When our Lord ascended into the heavens after His resurrection, He left to His followers the promise of His glorious return. "Men of Galilee, why do you stand gazing up into heaven? This same Jesus who was taken up from you into heaven, will so come in like manner as you saw Him go into heaven (Acts 1:10)." These were the words spoken by the two men in white apparel who appeared at the scene.
The first Christian community lived with this expectation. The people converted by Paul and the other Apostles were anticipating the return of Jesus in their lifetime. The words of Paul were taken at face value when he wrote to Timothy, " . . . keep the commandments without spot, blameless until our Lord Jesus Christ's appearing (I Timothy 6:14)." He wrote the same thing to Titus saying, ". . . looking for the blessed hope and glorious appearing of our great God and Savior Jesus Christ (Titus 2:13)."
It was not only because Jesus promised, but it was critical for His followers to hold on to this exciting expectation. There had been no discernible change in the world after the holy passion and resurrection of the Lord. The Roman Empire was still intact. The Jewish faith and practice continued even with the temporary interruption brought about by the destruction of the Temple in Jerusalem. This kind of destruction and devastation was the norm throughout the history of the Roman Empire. Paul had begun to collect funds in Asia Minor and in Greece in order to assist the impoverished Saints in Jerusalem. Local and world conditions were no different since the Ascension of the Lord. Actually they were worse.
But thanks to God, wondrous signs and miraculous healings began to give hope and to strengthen the faith of Christians. The mighty works that were done in the name of Jesus rallied the developing Christian communities again and again. Eye witnesses of the Resurrected Lord and of the great day of Pentecost were still living.
The hope, then, of the soon return of Jesus was powerful. Be watchful. Be vigilant. Jesus is returning: "Maranatha" (I Corinthians 16:22). O Lord, come!
But the Lord did not return as anticipated. How were His followers to continue in the world? They recalled the words of Jesus that they were in the world, but could not identify themselves with the world. However this new Way, the Church of our Lord Jesus Christ, continued to make inroads. Later Christianity was to be given freedom and ultimately was to become the official religion of the Empire.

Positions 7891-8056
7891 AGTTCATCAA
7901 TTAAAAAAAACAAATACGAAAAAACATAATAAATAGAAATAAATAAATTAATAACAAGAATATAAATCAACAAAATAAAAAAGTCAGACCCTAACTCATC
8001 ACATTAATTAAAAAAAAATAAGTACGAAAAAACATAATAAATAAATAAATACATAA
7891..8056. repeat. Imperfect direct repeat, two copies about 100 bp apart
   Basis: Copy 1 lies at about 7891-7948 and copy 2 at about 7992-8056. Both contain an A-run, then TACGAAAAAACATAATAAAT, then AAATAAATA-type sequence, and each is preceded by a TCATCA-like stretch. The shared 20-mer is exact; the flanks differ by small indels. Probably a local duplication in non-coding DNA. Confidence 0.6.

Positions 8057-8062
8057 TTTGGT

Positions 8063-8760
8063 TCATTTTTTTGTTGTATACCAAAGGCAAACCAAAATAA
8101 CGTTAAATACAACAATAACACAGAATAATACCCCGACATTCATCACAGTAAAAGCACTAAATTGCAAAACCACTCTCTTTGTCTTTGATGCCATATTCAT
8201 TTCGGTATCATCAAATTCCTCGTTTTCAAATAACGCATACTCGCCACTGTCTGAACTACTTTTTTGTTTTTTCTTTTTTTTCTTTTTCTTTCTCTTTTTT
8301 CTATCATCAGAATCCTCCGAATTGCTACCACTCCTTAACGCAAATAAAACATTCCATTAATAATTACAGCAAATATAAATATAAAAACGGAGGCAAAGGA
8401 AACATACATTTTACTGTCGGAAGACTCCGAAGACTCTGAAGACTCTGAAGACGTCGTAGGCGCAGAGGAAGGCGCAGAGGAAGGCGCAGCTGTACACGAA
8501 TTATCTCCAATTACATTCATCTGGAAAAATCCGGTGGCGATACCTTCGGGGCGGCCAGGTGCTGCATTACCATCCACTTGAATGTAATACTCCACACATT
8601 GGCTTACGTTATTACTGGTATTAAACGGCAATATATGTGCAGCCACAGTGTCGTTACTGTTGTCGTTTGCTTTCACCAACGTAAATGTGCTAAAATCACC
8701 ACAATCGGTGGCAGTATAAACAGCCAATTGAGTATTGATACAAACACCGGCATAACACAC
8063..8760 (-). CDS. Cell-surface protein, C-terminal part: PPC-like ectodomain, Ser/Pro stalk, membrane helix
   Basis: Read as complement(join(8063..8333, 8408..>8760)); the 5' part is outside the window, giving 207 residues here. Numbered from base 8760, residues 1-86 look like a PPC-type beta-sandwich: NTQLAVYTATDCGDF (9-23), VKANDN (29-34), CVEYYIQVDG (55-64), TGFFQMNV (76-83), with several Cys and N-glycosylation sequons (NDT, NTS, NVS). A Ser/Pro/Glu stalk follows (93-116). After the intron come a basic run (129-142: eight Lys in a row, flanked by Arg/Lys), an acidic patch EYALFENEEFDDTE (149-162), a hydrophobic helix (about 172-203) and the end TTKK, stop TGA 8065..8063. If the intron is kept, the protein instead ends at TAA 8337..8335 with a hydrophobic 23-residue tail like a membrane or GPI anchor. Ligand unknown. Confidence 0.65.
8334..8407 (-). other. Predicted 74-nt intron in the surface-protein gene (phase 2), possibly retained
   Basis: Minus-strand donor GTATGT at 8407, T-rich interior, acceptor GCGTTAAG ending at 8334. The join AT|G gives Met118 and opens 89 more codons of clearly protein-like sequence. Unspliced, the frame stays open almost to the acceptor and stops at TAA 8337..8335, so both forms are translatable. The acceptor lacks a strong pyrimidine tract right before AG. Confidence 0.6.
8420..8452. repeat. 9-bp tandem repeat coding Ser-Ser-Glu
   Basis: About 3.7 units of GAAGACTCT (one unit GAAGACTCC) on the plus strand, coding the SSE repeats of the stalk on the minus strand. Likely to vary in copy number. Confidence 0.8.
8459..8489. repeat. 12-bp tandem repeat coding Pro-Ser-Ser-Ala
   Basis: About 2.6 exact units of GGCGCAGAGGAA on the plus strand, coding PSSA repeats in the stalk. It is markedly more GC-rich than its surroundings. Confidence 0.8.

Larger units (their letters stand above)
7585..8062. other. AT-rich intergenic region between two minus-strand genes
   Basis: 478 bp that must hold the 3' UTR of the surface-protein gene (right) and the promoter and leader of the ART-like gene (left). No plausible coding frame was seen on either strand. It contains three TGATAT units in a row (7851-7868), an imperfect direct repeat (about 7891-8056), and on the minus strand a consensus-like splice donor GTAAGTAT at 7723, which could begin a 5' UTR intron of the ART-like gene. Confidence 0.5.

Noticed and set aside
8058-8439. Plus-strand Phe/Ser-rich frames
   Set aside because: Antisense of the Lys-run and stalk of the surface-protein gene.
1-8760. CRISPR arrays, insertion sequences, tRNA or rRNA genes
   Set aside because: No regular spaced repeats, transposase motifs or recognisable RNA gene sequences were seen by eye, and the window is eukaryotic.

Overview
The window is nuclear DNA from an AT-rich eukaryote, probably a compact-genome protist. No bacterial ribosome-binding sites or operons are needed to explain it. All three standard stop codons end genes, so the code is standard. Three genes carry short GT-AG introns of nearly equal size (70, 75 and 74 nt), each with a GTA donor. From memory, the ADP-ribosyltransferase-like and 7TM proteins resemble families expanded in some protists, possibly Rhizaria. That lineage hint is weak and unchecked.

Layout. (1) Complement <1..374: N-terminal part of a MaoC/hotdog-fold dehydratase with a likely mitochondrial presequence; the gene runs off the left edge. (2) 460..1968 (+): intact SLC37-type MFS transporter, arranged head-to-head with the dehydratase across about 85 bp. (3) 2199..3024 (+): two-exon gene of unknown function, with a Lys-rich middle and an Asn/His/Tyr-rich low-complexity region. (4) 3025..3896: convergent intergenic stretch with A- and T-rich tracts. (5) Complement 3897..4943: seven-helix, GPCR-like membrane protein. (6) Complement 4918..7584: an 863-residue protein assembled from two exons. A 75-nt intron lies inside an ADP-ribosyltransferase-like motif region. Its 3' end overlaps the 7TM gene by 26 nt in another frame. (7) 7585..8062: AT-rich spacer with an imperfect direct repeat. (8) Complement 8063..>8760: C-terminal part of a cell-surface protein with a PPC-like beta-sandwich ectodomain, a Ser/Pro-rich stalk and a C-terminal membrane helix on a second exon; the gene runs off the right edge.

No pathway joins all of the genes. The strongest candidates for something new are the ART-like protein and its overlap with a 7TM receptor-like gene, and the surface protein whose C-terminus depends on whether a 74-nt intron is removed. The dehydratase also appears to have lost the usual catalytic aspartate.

The Church continued to hold fast to the Lord's promise that He would return in order to claim His Bride, the Church. But not yet. His followers recalled His words that no one would know the day or the hour, but only the Father. Even Jesus chose not to know.
The Second Coming or the Parousia thus became the basic eschatological tenet of the Faith. It remained and continues to remain the firm promise of the Lord. We remind ourselves of this promise each time we recite the Creed: "and He is coming again in glory to judge the living and the dead." We are reminded of it whenever we pray the Lord's Prayer saying, "Thy Kingdom come."
The Church, through divine inspiration, incorporated didactic and liturgical means by which we would be always able to recall this coming, cosmic event. She has done so by placing it within the most significant and most important period of the annual liturgical cycle: Holy and Great Lent.
This is the time of the year we must be most vigilant about ourselves, about the Church, and about our Lord. The parable of the Ten Virgins which we hear at the heart of Holy Week is the icon of being watchful, of being vigilant, of being ready. We anticipate the coming of the Lord, the Parousia. Each year at this time we live the fervent anticipation of the Parousia exactly as the first Christians did during the days of Paul.
This basic eschatological belief is never used by the Church to instill fear in Her members. It is never a devise to attract a large radio and television audience and an outpouring of monetary gifts to support self-consecrated preachers, a devise used again and again and many times on an ongoing basis. We do not try to interpret the signs of the times as a means of attracting followers.
The Lord has told us what He wants us to do in remembrance of this great day. He instructed us how we must prepare ourselves. He said, "BUT THE DAYS WILL COME WHEN THE BRIDEGROOM WILL BE TAKEN AWAY FROM THEM, AND THEN THEY WILL FAST (Matthew 9:15)." The Church instituted the main period of fasting, the Great and Holy Lent, to prepare us on an annual cycle of the final days.
What, further, is the purpose of the fast? It is to become spiritually stronger, more alert, more watchful, more vigilant, like the five wise virgins of the parable.
It is unfortunate, to put it mildly, that our teachings and traditions concerning fasting and abstinence have been tainted by non-Orthodox and unorthodox interpretations. We are all aware of some of these. But it is good to remind ourselves especially at this holy time of the annual cycle. Fasting is not self-flagellation. It is not denying oneself something. It is not punishment for our sins. Fasting is not to lose weight or to harm the body in any way. If any kind of fasting brings harm to the body, it is not Christian fasting. For when God created the world and everything in it, especially man, He saw that is was all very good.
Fasting has one purpose: to strengthen the total person by giving close attention and priority to one's soul. If we have to talk about denial or "giving up" something in fasting, it is attention to carnal passions and the lower appetites of the body. Yet this really is not giving up something. The best way to describe this is to say that we ignore those things in the same way that we "give up" or neglect our Christian responsibilities. Fasting, then, is turning our attention from the earthly to the heavenly. It is increased desire and commitment to do battle with those things which keep us earthbound, so that we can become heavenbound. Fasting, therefore, is an active discipline that strengthens one's spiritual powers.